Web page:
Escondido, CA
Sunny
Sunny
83°F
 

Visitors Center: yes Escondido is a destination

Katherine Zimmer has been running the Escondido Visitor Center for four years, during which time she has been working to build up the idea of Escondido as a destination.

Katherine Zimmer is dedicated to promoting Escondido as a destination.

Yes, a destination. Escondido is not just a great place to live and operate a business, it’s a destination, with the California Center for the Arts, the Safari Park, dozens of top notch galleries, great restaurants, wonderful places for outdoors activities like hiking and fishing and, of course wineries.

“We are a destination, whether you think so or not,” says Zimmer, who has operated the city’s Visitor Center on Grand Avenue for four years. She also maintains the very useful visitor website: visitescondido.com, where you will find an exhaustive compilation of things to do in the city.

There are over 1,600 events posted to the calendar every year in the Hidden Valley. “That’s a lot!” concludes Zimmer. “Everything is unique and eclectic. It’s different all the time, unlike, say, a coastal city where all the events are related to the beach.”

Zimmer came to her job from the Napa Valley in Northern California, where she was vice president of communications and marketing for the Napa Chamber of Commerce.

So, when she began her new job one thing that came naturally was promoting Escondido’s growing number of wineries, which recently reached 11.  There were four when she started. She published a wine and beer map right away (“Wine & Craft Beer Experiences”)—available from the Visitor Center— that can be used to make a tour of local tasting rooms.

“We’re starting to get great attention to our wineries,” she says. “The whole wine industry in San Diego is experiencing an awakening that is an awesome process to watch. Visiting these local wineries is still a unique experience where you can actually meet and talk to the wine maker.”

Zimmer started with a winery guide and then added one for Escondido restaurants, which is actually part of the “Historic Downtown Escondido” brochure, which also includes shops, arts, theater and fun things to do. It includes a very handy map that shows just how the city’s center is blossoming with an incredible variety of dining experiences.

Almost from the moment she came on board,  Zimmer got the idea for joining forces with Visit California to start “Dine Out Escondido” Restaurant Week, during the last week in January. That’s when residents are encouraged to postpone for a few days those New Year’s resolutions about losing weight, and to dive into some of the “diverse culinary experiences” Escondido offers.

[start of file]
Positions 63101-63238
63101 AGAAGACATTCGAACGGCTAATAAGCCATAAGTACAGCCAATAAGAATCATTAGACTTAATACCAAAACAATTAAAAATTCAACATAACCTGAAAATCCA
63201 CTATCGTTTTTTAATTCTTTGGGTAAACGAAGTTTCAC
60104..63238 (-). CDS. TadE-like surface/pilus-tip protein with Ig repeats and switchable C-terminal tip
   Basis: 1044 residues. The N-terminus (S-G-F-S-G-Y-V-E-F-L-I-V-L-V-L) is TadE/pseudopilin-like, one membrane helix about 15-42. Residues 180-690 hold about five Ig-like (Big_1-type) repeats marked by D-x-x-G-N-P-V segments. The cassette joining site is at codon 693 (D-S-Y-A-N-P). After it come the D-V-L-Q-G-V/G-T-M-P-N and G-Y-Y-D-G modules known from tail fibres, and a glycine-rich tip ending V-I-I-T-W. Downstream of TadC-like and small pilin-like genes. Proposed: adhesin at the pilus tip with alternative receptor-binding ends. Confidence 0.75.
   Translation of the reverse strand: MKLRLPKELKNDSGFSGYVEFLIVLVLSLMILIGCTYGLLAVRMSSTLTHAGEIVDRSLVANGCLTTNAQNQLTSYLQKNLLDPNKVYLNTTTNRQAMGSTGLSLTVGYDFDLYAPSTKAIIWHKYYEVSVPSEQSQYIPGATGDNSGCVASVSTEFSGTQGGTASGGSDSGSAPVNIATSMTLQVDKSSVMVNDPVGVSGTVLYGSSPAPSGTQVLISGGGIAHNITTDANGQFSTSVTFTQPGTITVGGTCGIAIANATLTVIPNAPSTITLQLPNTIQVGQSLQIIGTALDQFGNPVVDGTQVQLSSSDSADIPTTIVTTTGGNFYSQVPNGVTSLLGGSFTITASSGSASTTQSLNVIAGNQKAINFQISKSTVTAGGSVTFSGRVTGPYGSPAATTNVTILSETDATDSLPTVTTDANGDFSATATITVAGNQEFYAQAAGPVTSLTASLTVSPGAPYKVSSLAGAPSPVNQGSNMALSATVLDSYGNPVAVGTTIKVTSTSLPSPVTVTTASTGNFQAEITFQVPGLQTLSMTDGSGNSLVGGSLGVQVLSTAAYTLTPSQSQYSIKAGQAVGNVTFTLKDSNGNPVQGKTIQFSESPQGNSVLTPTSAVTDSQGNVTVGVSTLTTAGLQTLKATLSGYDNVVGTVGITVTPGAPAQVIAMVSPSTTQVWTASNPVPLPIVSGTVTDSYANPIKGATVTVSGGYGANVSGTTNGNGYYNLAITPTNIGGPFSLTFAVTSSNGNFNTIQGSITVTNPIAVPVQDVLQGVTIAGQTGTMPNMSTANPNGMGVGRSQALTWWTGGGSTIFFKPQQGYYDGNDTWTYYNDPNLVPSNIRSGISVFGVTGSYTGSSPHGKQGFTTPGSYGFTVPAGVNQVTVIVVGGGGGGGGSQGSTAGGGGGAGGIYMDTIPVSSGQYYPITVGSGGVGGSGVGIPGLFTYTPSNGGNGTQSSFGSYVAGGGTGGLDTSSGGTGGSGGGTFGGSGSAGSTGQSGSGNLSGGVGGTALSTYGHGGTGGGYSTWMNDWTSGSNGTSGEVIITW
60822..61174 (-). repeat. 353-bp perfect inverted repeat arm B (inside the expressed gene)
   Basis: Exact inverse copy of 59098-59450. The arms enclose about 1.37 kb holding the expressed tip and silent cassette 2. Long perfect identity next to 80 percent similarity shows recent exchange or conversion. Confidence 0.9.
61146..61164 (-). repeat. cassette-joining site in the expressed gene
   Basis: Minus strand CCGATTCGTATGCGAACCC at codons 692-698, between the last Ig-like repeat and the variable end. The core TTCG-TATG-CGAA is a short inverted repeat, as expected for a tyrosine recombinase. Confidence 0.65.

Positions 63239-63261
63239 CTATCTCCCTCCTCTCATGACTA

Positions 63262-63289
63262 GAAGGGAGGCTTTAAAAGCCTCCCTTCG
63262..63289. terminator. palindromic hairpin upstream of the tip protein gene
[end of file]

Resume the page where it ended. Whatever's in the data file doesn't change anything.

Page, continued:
“We leverage California Restaurant Month through our partnership with Visit California that has developed into a great relationship,” she says.

“We have everything from Lourdes to the Wooden Spoon, to Vintana, where you have a high-profile chef like Deborah Scott—the range between is pretty amazing!”

The Visitor Center is getting 2,000 people a year walking through the door, says Katherine Zimmer, who runs the center.

The next component to be added was the arts. Zimmer brought together MAGEC (Museums and Arts Growing Escondido Culture) group which meets monthly and which has its own page on the Visit Escondido website. This group revived the old 2nd Saturday Art Walk and expanded it to be 2nd Saturday Escondido Arts & Culture, and to include within its umbrella a larger expanse of the city, including nighttime activities. You can pick your time of day and—say in the early part of the day— visit the Escondido History Center or the San Diego Children’s Discovery Museum. In the evening you can add galleries, such as the Escondido Art Association: Artists Gallery and visit venues that are open late—such as Distinction Gallery, the Arts Partnership & ArtHatch Studios and the Art Tradition Gallery.

There are activities listed for all ages.

In May, MAGEC had a section in the Spring Grand Ave Festival that was devoted to local art. MAGEC plans to expand it in the next street fair in October. “I’d like to call it the MAGEC local arts area. The purpose is to get everyone talking to promote Escondido arts,” she says.

Will there be a fourth component?  “The fourth one might be outdoor adventures,” muses Zimmer. “That’s a huge market. One of the biggest hits on the city’s website is our lakes. We are kind of the hub for North County outdoors activities.”

Zimmer will be one of five judges for the Escondido’s Got Talent show being sponsored by Escondido Shines and Patio Playhouse. The auditions are July 21, 6-8 p.m. and the talent show will be August 14, 6-7:30 p.m. at the stage at Kit Carson Park. The show is open to all ages and includes any kind of talent. The only requirement is that for groups that half of them must live or work in Escondido. It is open to both amateurs and professionals, but remember that there will be no pay involved.

You can register by emailing  escotalentshow@gmail.com or by visiting escondidoshines.org.

About 2,000 people a year walk through the Visitor Center door. “I love talking to visitors who come in. Last year they came from forty-two states and 16 countries,” says Zimmer. If she has her way, that number will probably jump to 43 states very soon.

The Escondido Visitor Center is located at  235 E Grand Ave.

You can reach the Visitor Center by calling 760-839-4777. Follow or like them on Facebook, Twitter and Instagram. They recently reached 5,500 likes on Facebook.

Leave a Reply

Your email address will not be published. Required fields are marked *